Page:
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Furlough 3.0 welcomed but scheme falls short

The Chancellor announced a limited extension to the Job Support Scheme, extending this to business premises required to close.  Although not described in this way, this can be seen to be Furlough 3.0, following on from the Chancellor’s first iteration in March and Furlough 2.0 brought in from July.  Chris Sanger, EY’s Head of Tax Policy, comments

“This furlough scheme is designed those businesses directly affected by the local lockdown restrictions in a bid to avoid a winter of discontent. The scheme is a six-month plan providing the Chancellor with an opportunity to review its deployment at the halfway mark.

“The move by the Chancellor, just a few weeks after his announcement on the updated Job Retention Scheme, demonstrates his agility to respond the ever-changing demands of the pandemic brings and supports his mantra of doing whatever it takes to support the economy. Whilst we may not have a Budget this Autumn, with all these incremental policy announcements the Chancellor may well end up delivering far more change in this half year than a Budget would normally deliver.

“However, has he gone far enough by only supporting those that fall in the geographical boundaries of the local lockdown and those explicitly required to close?

Supply chain support?

“The support for those businesses which are forced to shut as a result of the lockdown measures, such as bars and restaurants, is of course to be welcomed but the scheme fails to acknowledge and support businesses in the supply chain which support those closed businesses. Those suppliers are now faced with the prospect of having their customers taken out of the supply chain, but aren’t themselves forced to shut and hence have no access to the benefits of the new scheme.

 

Beyond the county line

“The economic impact of the local lockdowns permeates further than just the immediate area impacted. Many businesses just outside those areas affected are likely to be significantly impacted economically but will have no way of accessing the much needed support available to those that fall in the geographic areas.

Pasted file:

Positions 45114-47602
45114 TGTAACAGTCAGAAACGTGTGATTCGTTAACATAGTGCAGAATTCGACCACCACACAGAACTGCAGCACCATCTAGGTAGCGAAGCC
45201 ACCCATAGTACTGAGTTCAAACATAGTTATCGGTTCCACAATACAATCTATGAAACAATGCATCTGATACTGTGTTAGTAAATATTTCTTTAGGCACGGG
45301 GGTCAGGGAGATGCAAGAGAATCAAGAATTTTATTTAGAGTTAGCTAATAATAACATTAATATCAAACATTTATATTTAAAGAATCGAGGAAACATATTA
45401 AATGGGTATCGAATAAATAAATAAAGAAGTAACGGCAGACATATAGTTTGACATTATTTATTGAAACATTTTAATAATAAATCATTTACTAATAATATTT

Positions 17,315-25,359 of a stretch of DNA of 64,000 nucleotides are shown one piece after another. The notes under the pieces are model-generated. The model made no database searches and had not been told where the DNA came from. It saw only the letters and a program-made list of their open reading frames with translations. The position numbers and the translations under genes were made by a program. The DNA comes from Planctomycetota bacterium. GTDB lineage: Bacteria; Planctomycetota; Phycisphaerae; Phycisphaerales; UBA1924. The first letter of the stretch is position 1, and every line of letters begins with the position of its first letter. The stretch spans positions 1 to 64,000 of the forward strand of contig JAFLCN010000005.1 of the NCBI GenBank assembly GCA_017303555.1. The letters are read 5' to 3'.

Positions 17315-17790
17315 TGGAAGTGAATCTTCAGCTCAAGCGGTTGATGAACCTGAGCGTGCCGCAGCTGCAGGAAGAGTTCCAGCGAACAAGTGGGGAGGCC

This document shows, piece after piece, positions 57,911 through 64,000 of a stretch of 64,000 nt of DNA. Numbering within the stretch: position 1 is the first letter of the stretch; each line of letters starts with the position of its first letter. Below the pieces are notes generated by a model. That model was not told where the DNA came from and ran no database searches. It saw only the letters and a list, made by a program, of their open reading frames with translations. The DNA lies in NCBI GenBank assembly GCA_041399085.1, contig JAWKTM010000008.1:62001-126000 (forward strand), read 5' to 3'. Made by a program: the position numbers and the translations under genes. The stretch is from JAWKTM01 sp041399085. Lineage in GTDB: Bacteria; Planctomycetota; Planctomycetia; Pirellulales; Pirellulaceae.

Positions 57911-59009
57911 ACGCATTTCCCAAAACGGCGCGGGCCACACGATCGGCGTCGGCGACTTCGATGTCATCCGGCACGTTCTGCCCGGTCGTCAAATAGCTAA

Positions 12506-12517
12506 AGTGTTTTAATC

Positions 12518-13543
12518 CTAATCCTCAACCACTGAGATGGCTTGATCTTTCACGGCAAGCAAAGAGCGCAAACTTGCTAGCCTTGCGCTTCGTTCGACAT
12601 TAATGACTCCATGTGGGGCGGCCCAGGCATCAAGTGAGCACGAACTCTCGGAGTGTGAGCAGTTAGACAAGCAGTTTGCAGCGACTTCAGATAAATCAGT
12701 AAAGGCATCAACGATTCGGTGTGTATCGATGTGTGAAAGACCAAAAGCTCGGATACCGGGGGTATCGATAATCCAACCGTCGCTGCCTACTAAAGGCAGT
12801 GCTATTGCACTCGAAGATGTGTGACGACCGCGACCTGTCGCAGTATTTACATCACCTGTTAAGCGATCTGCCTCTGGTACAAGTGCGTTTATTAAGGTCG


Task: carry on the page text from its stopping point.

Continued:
A welcome boost for those forced to close; not as generous as the Furlough 1.0 but more than now or the JSS

“Under the original furlough scheme, 80% of an employee’s wages was paid by the government with the employer not required to contribute anything. This was later restricted to 60%, with the employer picking up the employer National Insurance Contributions and pension obligations.

“Under the new scheme, employees will receive two thirds of their wages up to £2,100, which is fully funded by the government, other than the  employer National Insurance Contributions and pension obligations.

“Hence, employees will be slightly worse off than under the current scheme and employers will contribute slightly less that they do now. This again indicates that the Chancellor is seeking to refine his approach to these situations.

“Those businesses that have been forced to close, such as nightclubs, dancehalls and discos, will see this as a welcome lifeline, allowing them to retain their staff, ready to re-open by lockdown restrictions are lifted.

“One innovation in this version is the publication of a list of employers using the scheme.  Employees will be able to find out if the employer has claimed for them under scheme and there will be a hotline for employees who believe that their employer is claiming fraudulently to notify HMRC. 

Generous but some may have to wait two weeks to benefit

“The new scheme kicks from until 1 November, aligned with the expiration of the existing Furlough Scheme.  However, some current employees may not be eligible under the current scheme (for example due to being employed after 19 March) but will be eligible for the new scheme.  These employees may well feel that they have fallen through the cracks between the two regimes and the Chancellor may want to consider bringing in the regime early for this cohort of employees.

“Similarly, those businesses currently in lockdown, such as those in central Scotland, which are now receiving 60%, may well question why this lockdown provision is not backdated, particular as businesses in other areas, such as London, which may be required to close due to lockdown post 1 November, will receive 67%.”

 

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